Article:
Serving time in Maryland schools

June 01, 1994

"Prisoners of Time" is the title of a major report issued last month by the National Education Commission on Time and Learning. "Unyielding and relentless, the time available in a uniform six-hour day and a 180-day school year is the unacknowledged design flaw in American education," says the report. Americans believe, it says, that their students can learn as much as their counterparts abroad in only half the time. And the "boundaries of student growth are defined by schedules for bells, buses and vacations instead of standards for students and learning."

How ironic that the report was issued the very week that Maryland teachers were complaining to reporters that the extension of the school day to "make up" for the days lost in last winter's storms was causing unbearable stress! "Everyone is exhausted," said the president of the Teachers Association of Baltimore County, which is starting school 30 minutes earlier and ending school 15 minutes later. "I look at it as punishment," said a Baltimore County science teacher.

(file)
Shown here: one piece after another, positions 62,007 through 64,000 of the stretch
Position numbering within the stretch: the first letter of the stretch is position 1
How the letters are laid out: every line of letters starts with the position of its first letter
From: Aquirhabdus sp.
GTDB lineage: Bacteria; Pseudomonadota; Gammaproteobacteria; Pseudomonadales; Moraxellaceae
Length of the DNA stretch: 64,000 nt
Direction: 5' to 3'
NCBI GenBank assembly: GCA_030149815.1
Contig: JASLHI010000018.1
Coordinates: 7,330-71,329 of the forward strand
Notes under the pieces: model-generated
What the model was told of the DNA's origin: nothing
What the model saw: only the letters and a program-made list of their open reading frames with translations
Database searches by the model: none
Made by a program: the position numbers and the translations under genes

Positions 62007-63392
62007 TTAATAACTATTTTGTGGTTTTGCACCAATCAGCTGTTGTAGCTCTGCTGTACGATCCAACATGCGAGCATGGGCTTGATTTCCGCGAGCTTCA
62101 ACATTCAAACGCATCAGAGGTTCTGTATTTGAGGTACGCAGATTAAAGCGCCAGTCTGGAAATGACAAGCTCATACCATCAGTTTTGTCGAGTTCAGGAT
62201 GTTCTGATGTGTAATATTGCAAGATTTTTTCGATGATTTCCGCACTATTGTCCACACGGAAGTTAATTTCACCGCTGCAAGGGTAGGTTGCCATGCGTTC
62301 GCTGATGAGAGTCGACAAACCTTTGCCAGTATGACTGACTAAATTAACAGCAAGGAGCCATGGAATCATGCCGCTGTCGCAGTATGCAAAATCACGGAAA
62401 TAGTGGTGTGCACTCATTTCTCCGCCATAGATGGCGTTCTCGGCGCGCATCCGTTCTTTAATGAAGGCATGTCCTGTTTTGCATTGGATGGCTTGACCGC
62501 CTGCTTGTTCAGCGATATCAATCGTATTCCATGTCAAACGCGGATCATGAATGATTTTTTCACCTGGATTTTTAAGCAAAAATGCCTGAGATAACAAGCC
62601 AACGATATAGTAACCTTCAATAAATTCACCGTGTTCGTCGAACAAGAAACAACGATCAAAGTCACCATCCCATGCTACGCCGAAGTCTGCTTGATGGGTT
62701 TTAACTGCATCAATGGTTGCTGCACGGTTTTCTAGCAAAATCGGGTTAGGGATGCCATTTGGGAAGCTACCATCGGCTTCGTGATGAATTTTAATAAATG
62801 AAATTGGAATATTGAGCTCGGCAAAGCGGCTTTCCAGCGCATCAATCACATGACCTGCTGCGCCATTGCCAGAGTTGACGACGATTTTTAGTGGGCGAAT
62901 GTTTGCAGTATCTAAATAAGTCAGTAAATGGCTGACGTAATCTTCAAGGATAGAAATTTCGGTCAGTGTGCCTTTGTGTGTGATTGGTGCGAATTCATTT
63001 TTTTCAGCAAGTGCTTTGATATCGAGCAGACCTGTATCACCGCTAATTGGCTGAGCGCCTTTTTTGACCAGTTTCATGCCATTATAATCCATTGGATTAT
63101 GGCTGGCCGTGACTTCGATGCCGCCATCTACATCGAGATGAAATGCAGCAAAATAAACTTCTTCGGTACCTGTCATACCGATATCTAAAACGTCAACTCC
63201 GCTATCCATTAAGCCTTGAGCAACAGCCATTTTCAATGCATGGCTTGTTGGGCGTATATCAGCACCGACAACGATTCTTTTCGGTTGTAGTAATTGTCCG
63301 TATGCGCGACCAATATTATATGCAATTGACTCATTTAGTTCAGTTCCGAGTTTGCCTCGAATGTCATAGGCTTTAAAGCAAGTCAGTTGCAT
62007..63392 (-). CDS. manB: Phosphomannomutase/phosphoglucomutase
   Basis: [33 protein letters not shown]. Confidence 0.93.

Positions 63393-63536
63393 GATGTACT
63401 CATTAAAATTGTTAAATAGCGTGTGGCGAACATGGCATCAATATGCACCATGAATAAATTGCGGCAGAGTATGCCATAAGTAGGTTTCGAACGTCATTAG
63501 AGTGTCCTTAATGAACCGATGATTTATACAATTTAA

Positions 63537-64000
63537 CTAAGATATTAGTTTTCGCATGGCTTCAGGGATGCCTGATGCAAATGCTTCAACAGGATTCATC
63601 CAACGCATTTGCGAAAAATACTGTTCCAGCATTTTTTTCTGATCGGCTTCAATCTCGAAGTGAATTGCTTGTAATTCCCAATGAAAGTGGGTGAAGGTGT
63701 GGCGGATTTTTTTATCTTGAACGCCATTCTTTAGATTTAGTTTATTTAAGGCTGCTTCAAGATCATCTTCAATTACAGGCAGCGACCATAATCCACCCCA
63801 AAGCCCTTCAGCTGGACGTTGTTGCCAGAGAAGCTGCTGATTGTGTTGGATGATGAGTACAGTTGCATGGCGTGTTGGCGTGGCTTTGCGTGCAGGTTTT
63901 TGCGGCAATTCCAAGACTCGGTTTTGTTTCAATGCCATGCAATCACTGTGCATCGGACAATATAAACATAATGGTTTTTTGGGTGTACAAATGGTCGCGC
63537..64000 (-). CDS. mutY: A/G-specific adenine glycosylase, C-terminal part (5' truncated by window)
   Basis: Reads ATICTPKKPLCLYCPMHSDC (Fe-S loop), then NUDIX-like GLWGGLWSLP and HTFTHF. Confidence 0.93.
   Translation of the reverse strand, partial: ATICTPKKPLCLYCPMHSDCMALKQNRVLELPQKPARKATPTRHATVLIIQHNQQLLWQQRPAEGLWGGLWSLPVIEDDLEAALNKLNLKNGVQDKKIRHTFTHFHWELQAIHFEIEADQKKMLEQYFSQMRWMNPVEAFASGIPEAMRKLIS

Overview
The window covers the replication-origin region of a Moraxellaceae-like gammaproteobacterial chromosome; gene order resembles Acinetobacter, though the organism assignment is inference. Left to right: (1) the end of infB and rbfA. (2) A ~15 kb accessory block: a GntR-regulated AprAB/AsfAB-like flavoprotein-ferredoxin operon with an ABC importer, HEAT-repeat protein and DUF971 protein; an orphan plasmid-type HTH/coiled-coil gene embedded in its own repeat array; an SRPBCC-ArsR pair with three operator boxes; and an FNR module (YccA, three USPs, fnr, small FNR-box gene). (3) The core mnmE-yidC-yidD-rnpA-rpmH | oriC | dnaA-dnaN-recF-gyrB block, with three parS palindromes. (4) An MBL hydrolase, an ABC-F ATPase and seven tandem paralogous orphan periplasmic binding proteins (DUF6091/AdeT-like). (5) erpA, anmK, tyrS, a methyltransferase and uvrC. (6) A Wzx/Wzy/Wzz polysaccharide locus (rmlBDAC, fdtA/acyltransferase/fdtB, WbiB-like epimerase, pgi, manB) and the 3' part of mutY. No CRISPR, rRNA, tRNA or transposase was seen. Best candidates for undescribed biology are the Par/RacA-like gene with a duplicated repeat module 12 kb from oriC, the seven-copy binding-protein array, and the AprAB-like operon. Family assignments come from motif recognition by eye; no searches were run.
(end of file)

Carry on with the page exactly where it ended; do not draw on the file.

It's tempting to chorus, "Poor things!" but before we do, a few statistics from "Prisoners of Time" and other sources: Japanese and German students have a formidable learning advantage over Americans in large part because they spend much more time on core academic subjects (including two or more foreign languages), complemented by impressive out-of-school learning. Two-thirds of all Tokyo students, for example, attend jukus -- private tutorial services that enrich instruction.

Japanese teachers also generally deal with more students than American counterparts, but they teach fewer classes. The typical class has between 35 and 40 students, compared with 23 in the U.S.

The U.S. actually ranks near the top in international comparisons of time spent per day in school, but much of it is spent in study halls, pep rallies, driver education, useless "home room" periods and the like. And foreign students fritter away less time at home in front of television sets.

The challenge, then, is to use school time better, to let time serve students instead of forcing them to serve time. When the state Board of Education required schools to "make up" the lost time, some of them intelligently rearranged schedules, realizing that the time would be wasted if not used for instruction. Others simply tacked on the extra minutes, as though imposing a sentence. The science teacher quoted above is one of those who finds himself in prison.

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